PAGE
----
Let me focus briefly on the position of the Minister for Europe. He was Secretary of State for Europe for 15 minutes, but he is the Minister for Europe now. At the weekend, he effectively defied No. 10, hinting that there might be a case for a referendum after all. He told the BBC:

That is what he said last Saturday on “The World this Weekend”. Subsequently, that was brutally contradicted in a No. 10 briefing, which described that suggestion—if you will forgive me, Madam Deputy Speaker—as

Yesterday, the Foreign Secretary told the Foreign Affairs Committee that the Government would probably be able to give a decision on whether or not to call for a referendum by Monday—presumably when the Prime Minister makes his post-summit statement to the House. We would welcome that clarity, but I noticed that in her opening speech, the Foreign Secretary appeared to be rowing back slightly from that position, as my right hon. Friend the Member for Richmond, Yorks picked up earlier.

In the meantime, whom are we to believe? Is it the Prime Minister, who now seems firmly opposed to a referendum? Is it the Chancellor, who is now apparently committed to open and transparent Government, but who remains as opaque as ever on this question, as indeed he was yesterday morning on GMTV? Is it the Foreign Secretary, who I am afraid to say is struggling to remain in the loop at all on this, or is it the Minister for Europe who is tacking between No. 10 and No. 11, just struggling to remain in a job?— [Interruption.] While we have the Minister for Europe’s attention, when he replies, will he tell us whether he is going to the European Council or not? Given that he is supposed to be the Minister for Europe, some of us would like to know whether he is going to be present. Perhaps he could provide a simple yes or no answer on that!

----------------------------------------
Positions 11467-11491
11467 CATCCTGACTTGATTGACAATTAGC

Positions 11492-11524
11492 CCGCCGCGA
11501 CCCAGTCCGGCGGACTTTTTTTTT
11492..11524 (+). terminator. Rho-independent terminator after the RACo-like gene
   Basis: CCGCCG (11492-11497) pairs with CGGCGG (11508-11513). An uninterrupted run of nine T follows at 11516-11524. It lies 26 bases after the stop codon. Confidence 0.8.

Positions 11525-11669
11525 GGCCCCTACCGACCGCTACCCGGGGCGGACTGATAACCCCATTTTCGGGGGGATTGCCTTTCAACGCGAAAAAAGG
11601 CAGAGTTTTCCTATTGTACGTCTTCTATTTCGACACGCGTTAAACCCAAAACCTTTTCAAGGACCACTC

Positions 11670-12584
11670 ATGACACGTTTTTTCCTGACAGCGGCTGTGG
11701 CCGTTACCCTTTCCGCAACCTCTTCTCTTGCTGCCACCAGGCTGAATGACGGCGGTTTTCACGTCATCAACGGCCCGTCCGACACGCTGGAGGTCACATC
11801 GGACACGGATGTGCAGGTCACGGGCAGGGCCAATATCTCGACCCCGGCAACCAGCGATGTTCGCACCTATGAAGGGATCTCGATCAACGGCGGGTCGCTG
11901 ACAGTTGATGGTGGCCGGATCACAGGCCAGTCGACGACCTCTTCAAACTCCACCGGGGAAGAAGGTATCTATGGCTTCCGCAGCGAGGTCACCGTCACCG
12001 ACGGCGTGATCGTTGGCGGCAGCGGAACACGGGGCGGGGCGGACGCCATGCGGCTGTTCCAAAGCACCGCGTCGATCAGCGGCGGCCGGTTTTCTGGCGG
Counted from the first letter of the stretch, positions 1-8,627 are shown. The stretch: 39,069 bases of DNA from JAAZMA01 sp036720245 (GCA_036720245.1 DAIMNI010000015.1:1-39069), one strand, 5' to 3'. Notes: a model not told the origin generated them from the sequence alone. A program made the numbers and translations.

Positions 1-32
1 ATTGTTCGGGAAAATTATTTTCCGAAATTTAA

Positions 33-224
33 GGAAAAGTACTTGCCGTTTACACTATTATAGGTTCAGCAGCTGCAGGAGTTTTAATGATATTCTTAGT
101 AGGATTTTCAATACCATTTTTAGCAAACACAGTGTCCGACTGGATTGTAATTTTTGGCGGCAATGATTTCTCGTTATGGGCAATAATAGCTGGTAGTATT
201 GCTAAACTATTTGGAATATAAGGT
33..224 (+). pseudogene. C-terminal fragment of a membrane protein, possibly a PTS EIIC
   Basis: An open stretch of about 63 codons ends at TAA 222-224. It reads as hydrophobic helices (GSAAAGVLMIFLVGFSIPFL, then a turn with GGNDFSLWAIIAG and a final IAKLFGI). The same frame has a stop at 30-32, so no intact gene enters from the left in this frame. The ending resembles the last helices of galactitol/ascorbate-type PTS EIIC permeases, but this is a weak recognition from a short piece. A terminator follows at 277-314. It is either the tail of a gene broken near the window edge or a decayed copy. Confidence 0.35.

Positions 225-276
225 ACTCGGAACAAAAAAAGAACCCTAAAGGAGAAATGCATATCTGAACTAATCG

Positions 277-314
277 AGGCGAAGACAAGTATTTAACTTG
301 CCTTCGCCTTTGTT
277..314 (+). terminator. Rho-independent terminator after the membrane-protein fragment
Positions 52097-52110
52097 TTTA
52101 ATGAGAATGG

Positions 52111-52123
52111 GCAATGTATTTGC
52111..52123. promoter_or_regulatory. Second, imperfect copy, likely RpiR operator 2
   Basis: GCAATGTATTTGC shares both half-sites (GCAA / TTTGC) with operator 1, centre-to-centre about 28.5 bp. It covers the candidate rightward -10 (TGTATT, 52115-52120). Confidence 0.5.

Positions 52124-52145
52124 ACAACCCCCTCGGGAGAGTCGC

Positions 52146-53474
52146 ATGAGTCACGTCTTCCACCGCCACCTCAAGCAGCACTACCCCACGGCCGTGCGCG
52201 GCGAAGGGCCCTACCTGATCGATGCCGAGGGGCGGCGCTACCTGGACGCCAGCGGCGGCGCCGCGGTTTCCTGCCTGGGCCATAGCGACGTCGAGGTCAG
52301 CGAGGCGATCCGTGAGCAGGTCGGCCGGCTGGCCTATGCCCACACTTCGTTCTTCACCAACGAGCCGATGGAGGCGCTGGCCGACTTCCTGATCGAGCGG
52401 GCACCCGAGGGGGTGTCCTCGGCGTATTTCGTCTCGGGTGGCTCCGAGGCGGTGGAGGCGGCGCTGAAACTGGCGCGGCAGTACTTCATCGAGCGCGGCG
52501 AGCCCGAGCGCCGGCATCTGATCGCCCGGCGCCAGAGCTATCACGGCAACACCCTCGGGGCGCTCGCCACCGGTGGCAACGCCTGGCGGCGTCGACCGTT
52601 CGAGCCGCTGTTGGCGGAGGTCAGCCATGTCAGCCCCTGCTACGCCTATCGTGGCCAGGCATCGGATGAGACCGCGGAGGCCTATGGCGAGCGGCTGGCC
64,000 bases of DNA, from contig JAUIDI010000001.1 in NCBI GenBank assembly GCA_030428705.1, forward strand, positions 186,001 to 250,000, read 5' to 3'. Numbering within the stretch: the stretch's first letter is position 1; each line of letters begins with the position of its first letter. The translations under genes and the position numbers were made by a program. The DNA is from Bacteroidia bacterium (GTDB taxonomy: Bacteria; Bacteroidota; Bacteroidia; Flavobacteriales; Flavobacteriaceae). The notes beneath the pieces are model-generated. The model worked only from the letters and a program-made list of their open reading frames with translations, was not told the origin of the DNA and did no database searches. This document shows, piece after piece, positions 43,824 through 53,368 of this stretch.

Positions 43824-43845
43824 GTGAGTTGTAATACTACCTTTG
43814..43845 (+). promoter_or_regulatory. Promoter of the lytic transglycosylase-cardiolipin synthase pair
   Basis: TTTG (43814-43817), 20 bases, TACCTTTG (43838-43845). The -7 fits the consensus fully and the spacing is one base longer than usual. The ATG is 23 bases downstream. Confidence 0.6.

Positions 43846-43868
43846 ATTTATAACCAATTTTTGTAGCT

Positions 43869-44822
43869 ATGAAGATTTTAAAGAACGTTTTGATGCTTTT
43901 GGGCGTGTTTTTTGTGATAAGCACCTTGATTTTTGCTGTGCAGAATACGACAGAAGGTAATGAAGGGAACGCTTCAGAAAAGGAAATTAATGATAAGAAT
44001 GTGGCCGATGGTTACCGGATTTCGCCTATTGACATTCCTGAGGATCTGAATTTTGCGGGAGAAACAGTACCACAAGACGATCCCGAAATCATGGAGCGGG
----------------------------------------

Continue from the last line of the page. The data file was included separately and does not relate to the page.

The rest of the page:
Andrew Mackinlay (Thurrock) (Lab): This will be better than a mention in a trade magazine. Is the hon. Gentleman really saying that in the unlikely event of a Conservative Government, each time there is an additional alteration in the management and stewardship of the European Union, that Government would, on every occasion, put the matter to a referendum?

Mr. Francois: Our position—I will reiterate it later, but the hon. Gentleman has asked me now—is that if the new treaty represents any further transfer of powers from Westminster to the European Union, we demand that it be put to the British people in a referendum. I hope that that is quite clear.

Andrew Mackinlay rose—

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Mr. Francois: No, I am not giving way again. The hon. Gentleman has had his go. I gave way to him, not least because he is a fellow Essex colleague, but I have just made quite clear what our policy is.